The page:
The New York Civil Liberties Union is out with a new online resource called Behind the Badge, which provides information on the internal policies and data from police departments around the state, including Buffalo.
The NYCLU said nearly two dozen public records requests and analysis of over 15,600 pages of documents, received with the help of court orders in some cases, revealed that there are very few rules that police the police in New York State.
“Our community needs to know what rules police the police,” said John Curr, director of NYCLU’s Western Regional office. “Transparency is essential for the community to be able to hold police accountable when they abuse their power, use excessive force or make discriminatory stops or arrests.”
Among the points the NYCLU made in its review of practices was the fact that departments use portable tracking systems commonly known as "Stingrays," which the civil liberties group says allow police to spy on cell phones.
Director for the group’s Genesee Valley Chapter, Iman Abid, said the organization has concerns about not knowing how the use of that equipment was authorized in some cases.
“I think it’s incredibly important to start talking about that, just because there’s just so much information being collected on communities of color, or if it’s the immigrant community that lives in the area; communities that are incredibly skeptical already of the department itself,” he said.
Abid said another concern they have with information gleaned from departments is the high perentage of people of color who are arrested for low-level marijuana possession.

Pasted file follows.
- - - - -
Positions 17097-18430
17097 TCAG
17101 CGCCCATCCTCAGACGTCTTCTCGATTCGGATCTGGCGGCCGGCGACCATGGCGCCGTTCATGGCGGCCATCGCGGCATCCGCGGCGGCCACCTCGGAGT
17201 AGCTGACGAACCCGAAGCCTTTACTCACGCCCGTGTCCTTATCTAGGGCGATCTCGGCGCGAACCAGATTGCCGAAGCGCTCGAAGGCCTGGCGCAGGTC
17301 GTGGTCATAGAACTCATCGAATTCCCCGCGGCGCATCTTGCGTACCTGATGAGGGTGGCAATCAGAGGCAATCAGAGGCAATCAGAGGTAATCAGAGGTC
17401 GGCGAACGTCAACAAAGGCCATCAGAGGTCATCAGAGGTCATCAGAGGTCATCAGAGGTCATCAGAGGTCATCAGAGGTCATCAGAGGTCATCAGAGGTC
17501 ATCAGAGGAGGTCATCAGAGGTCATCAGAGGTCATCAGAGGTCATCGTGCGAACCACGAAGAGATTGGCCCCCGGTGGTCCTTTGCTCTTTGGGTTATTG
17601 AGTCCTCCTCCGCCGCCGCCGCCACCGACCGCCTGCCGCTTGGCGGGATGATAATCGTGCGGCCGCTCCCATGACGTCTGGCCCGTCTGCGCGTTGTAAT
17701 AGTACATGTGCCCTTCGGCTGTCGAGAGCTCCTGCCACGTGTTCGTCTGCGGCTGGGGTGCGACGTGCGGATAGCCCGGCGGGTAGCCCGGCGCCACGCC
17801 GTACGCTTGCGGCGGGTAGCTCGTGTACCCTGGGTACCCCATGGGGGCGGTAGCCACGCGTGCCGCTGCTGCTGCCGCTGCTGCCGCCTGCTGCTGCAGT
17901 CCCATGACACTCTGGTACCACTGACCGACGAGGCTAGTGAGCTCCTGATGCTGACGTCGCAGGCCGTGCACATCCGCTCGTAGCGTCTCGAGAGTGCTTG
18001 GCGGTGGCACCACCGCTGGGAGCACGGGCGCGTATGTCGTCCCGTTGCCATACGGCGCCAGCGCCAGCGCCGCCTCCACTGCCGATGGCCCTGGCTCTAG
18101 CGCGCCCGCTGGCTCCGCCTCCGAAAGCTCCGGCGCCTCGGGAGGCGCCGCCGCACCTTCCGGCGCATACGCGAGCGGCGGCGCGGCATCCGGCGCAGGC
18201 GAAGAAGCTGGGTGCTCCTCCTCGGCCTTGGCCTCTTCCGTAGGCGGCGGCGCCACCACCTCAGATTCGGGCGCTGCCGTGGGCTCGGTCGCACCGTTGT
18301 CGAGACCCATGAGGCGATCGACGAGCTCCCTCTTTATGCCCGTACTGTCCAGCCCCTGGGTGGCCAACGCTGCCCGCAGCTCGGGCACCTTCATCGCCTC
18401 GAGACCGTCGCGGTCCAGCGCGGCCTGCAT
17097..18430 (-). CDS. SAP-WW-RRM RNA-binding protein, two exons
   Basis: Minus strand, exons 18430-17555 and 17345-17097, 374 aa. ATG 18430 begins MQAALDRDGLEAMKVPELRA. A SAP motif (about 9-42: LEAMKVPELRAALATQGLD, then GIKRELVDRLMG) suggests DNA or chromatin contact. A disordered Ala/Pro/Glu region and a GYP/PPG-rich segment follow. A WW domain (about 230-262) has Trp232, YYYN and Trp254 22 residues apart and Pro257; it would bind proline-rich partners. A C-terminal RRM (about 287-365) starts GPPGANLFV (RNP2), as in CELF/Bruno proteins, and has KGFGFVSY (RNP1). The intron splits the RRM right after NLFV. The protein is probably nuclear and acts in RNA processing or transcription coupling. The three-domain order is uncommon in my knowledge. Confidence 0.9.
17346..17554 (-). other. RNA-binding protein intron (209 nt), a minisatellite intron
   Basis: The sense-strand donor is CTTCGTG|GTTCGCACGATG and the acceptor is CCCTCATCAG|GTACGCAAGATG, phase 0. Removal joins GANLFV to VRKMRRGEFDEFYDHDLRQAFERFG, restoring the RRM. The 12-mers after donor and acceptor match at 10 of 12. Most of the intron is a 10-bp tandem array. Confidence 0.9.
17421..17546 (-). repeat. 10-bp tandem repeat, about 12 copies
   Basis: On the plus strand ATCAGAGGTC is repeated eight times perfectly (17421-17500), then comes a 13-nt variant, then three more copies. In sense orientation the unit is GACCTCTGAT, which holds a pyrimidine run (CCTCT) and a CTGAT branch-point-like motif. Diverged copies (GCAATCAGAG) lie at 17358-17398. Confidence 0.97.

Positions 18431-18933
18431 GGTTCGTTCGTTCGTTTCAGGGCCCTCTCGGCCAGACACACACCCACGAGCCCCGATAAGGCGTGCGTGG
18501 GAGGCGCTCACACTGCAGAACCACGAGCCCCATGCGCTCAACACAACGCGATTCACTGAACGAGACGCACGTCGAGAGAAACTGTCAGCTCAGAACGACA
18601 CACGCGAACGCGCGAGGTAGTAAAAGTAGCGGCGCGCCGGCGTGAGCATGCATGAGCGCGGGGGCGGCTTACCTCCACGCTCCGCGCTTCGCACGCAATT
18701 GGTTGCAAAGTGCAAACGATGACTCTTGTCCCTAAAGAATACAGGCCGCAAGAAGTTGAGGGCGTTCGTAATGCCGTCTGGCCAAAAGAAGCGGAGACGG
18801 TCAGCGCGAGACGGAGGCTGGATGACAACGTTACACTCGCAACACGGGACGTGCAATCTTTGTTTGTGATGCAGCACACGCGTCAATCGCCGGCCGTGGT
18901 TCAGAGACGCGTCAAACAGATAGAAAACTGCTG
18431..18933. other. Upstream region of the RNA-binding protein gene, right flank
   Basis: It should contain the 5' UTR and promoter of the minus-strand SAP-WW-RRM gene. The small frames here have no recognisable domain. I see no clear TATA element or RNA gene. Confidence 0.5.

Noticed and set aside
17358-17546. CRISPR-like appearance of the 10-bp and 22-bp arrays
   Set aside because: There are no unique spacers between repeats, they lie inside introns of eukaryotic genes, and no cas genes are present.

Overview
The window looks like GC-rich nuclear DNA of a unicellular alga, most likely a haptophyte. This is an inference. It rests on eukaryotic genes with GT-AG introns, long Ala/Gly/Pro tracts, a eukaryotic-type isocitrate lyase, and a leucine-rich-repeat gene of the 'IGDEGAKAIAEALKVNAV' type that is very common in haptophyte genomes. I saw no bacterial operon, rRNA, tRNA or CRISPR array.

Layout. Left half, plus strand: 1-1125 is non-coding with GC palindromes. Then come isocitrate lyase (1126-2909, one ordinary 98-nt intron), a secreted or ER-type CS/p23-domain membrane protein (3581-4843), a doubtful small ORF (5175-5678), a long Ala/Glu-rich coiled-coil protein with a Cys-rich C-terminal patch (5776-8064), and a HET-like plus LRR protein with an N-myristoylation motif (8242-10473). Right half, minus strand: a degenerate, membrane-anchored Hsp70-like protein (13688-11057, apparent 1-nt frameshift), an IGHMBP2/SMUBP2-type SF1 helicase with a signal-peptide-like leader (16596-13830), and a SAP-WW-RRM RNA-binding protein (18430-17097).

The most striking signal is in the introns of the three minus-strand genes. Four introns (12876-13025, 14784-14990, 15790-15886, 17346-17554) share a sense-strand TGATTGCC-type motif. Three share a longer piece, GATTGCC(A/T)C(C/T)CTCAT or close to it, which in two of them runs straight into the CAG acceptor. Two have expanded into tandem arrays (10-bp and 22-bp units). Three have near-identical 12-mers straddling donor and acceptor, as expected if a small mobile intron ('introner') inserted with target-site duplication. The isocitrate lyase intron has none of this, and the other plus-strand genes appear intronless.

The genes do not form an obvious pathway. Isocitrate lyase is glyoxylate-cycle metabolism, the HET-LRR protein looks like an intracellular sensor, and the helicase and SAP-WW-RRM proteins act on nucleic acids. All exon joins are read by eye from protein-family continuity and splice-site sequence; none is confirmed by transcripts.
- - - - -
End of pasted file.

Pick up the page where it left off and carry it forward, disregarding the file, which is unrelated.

“As we’re talking about trying to pass legislation on decriminalizing marijuana and the fact that we’re still not having this conversation at large, as a community, I think is very baffling to me," Abid said. "Especially with the amount of people it impacts; such a low-level offense, it could actually hold people back from careers, it can hold them back from buying homes, purchasing cars."
The Buffalo Police Department is criticized on the website for resisting efforts to provide basic information on police practices. The website says reviews for Cheektowaga Police and Lockport Police are pending.
Rochester Police officials say much of the website information is three to four years old and no longer accurate. Abid praised Rochester Police for timely responses to Freedom of Information Law requests.
“There’s a few other departments across the state that took a ton of time to respond to the FOIL requests in the first place, and luckily in our case, RPD responded in a timely manner and they also presented us with all the data we’re requesting," he said, "so I think that’s great and it goes to show that they must have a good, comprehensive system in place to be able to acquire all this data."
The NYCLU expects to add more police departments to its Behind the Badge website in the future.